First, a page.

She Married for Love

By Sonya Rehman

Farzana Parveen married for love.

She let love spring forth in her bosom, its vines propelling her forward, in courage and in hope for a better, more meaningful life. A baby, made with the man she loved, was fast taking shape in her womb. The seed of their love. Life within, life in abundance. Man. Woman. Child-to-be.

Farzana Parveen (Photo credit: AFP)
Farzana Parveen (Photo credit: AFP)

But love, LOVE! She brought dishonor and disrespect to our family, they bellowed.

And so they set about to correct what had been done. Like she was a piece of land that had been taken over by thugs. But Farzana had violated a cardinal, misogynistic rule: to love another of your own choice. To choose. To choose for yourself. To be an individual – living life on your own terms. Not one with the herd. Farzana broke the rule. She let her heart do the choosing. Because the heart always knows best. The heart, that gorgeous master, is an intuitive organ that guides the human spirit. Never incorrect in judgment.

How could she, how could she, they said. LOVE. Vile act, vile woman. Disobedience. Shame. Disgrace.

They were a large group of men. Led by her father, her brothers and other male relatives. Like a pack of wolves, teeth-baring, possessed, not human. In that moment, as they grabbed Farzana, swinging bricks at her, their humanity left them. Their warm human-ness slunk away in terror, unable to recognize the shells of beings butchering one of their own, one of their own kind.

Father, son, brother, friend, lover, you came from your mother’s womb. From the dark, magical gap – that passageway that connects dreams to reality. Did you forget, did you forget where you came from? Men from wombs, suckling, helpless babies. How, when and why did you forget so easily?

But in Pakistan, the poor murder. Yet the rich, the privileged, lie.

“Oh, it wasn’t a love marriage,” they state, the rich. As if love is porn. A filthy, maggot-puss-filled word. A dirty word. Love. “It was an arranged marriage,” they emphasize.

Society is skewed. We are hypocrites in love. And the hypocrisy stems from fear, then apathy, then detachment.

Farzana, your family failed you. But more than that, we as a nation have failed you. We stood by and watched, under the sun of May. We watched your loved ones crush your bones, your spirit. Like we were sitting in our living rooms, watching a television show, separated, disconnected. Bystanders. Apathetic bystanders. Frothing dully at the mouth.

Outside the court of law. Ironic. We let them break you. Your flesh tore into roses on the street of pain. We continued to watch them, you. You tried to break free, faltering, but there were too many wolves. Hungry wolves. The collective energy, the blood lust was dizzying; it rose up from the earth and swarmed your head, hell-bent on bringing you to your knees. And they brought you to your knees. We did.

Daughter, wife, friend, lover, mother-to-be, we took you. We all took you.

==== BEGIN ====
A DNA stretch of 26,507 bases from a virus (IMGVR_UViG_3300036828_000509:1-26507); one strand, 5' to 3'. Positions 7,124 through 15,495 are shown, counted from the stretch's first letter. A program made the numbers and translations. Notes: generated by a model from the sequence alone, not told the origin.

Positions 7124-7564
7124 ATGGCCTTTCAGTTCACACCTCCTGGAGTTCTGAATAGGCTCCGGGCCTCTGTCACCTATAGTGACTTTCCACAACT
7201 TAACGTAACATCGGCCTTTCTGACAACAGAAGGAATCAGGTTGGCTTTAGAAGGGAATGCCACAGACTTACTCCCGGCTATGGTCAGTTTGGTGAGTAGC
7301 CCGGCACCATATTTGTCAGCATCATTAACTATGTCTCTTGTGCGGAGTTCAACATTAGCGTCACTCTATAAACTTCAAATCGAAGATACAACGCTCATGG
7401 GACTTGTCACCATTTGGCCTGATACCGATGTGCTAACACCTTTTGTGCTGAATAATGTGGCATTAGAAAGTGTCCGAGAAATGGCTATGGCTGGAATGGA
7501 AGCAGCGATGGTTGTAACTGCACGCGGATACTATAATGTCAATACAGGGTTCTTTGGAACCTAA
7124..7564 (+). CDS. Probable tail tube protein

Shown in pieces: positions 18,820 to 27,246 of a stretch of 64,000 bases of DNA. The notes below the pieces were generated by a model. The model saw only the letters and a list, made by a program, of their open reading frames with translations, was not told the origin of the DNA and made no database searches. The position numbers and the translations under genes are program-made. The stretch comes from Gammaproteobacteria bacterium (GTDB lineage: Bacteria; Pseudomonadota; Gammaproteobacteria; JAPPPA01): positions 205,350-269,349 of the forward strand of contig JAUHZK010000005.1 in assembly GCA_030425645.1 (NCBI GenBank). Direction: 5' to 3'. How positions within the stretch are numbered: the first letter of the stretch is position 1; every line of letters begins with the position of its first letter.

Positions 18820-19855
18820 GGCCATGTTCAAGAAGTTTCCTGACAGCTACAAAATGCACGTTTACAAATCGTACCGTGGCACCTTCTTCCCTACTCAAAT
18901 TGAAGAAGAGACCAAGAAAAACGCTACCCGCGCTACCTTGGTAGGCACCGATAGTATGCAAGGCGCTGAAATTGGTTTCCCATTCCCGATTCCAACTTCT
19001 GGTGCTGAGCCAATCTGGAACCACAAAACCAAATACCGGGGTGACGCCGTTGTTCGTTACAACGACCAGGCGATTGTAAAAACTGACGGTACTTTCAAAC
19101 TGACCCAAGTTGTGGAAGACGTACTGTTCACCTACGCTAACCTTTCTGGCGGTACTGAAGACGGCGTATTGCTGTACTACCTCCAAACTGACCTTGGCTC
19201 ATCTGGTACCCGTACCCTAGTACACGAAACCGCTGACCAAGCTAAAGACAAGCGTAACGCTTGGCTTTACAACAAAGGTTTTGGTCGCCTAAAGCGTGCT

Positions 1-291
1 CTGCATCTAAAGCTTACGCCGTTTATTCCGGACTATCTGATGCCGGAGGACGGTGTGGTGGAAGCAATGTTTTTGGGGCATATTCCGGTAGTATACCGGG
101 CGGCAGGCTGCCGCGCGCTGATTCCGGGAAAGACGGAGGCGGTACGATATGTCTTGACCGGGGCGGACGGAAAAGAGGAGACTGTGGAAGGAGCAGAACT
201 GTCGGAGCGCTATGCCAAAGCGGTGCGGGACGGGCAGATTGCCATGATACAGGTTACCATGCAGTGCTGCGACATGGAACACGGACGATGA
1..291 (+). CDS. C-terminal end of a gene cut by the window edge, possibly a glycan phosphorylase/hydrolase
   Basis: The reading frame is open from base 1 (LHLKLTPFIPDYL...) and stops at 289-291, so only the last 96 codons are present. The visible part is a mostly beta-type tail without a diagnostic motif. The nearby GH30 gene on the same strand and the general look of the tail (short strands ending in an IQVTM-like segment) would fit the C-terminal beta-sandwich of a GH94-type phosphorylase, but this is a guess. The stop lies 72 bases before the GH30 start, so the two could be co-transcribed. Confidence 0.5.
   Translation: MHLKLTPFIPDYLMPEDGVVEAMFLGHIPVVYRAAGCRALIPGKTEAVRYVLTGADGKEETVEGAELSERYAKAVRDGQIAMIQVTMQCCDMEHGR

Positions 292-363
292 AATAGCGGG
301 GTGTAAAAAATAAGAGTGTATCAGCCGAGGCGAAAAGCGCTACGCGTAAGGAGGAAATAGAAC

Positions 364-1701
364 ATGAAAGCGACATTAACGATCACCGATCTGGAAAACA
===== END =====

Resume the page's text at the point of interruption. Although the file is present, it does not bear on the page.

Advertisements

3 Comments Add yours

  1. Adeel Ansari says:

    The irony stems deeper. Here was a woman bound in front of the court of law, with not one but many lawyers and police officers around. It was as if the family made a mockery of the system and of the nation.

    They not only killed their own flesh and blood but showed us our true colors. We have no rule of law, we have no sanity and honestly we have no humanity left in us.

    I ask myself sometimes, would I have come forward to stop the family and frankly the scary part is, I might have waited for someone else to stop them first and then join into the crowd to stop them. Is that normal? Are we flawed as human beings?

    Over time, I’ve learnt to stand up for people but at times, it takes a combination of courage and the ability to differentiate right from wrong. Most of us lack both these things.

    Ask yourselves this, when you see people have a fight on the streets do you intervene to stop it or do you take out your camera and make a video for YouTube / Facebook?

    “Hum bai-his ho gai hain” it’s as simple as that. I can guarantee that majority of the people standing there were looking on saying that this is not my problem.

  2. sidraziaa says:

    that’s really sad

  3. Anonymous says:

    Sonya you nailed ..This question has been bothering me for a long time now that why do we when watching tv, guard our kids more strictly against watching someone kiss another rather than watching someone kill another…even in cartoons! Why do we consider love being a threat unparalleled to violence?

Leave a Reply

Fill in your details below or click an icon to log in:

WordPress.com Logo

You are commenting using your WordPress.com account. Log Out / Change )

Twitter picture

You are commenting using your Twitter account. Log Out / Change )

Facebook photo

You are commenting using your Facebook account. Log Out / Change )

Google+ photo

You are commenting using your Google+ account. Log Out / Change )

Connecting to %s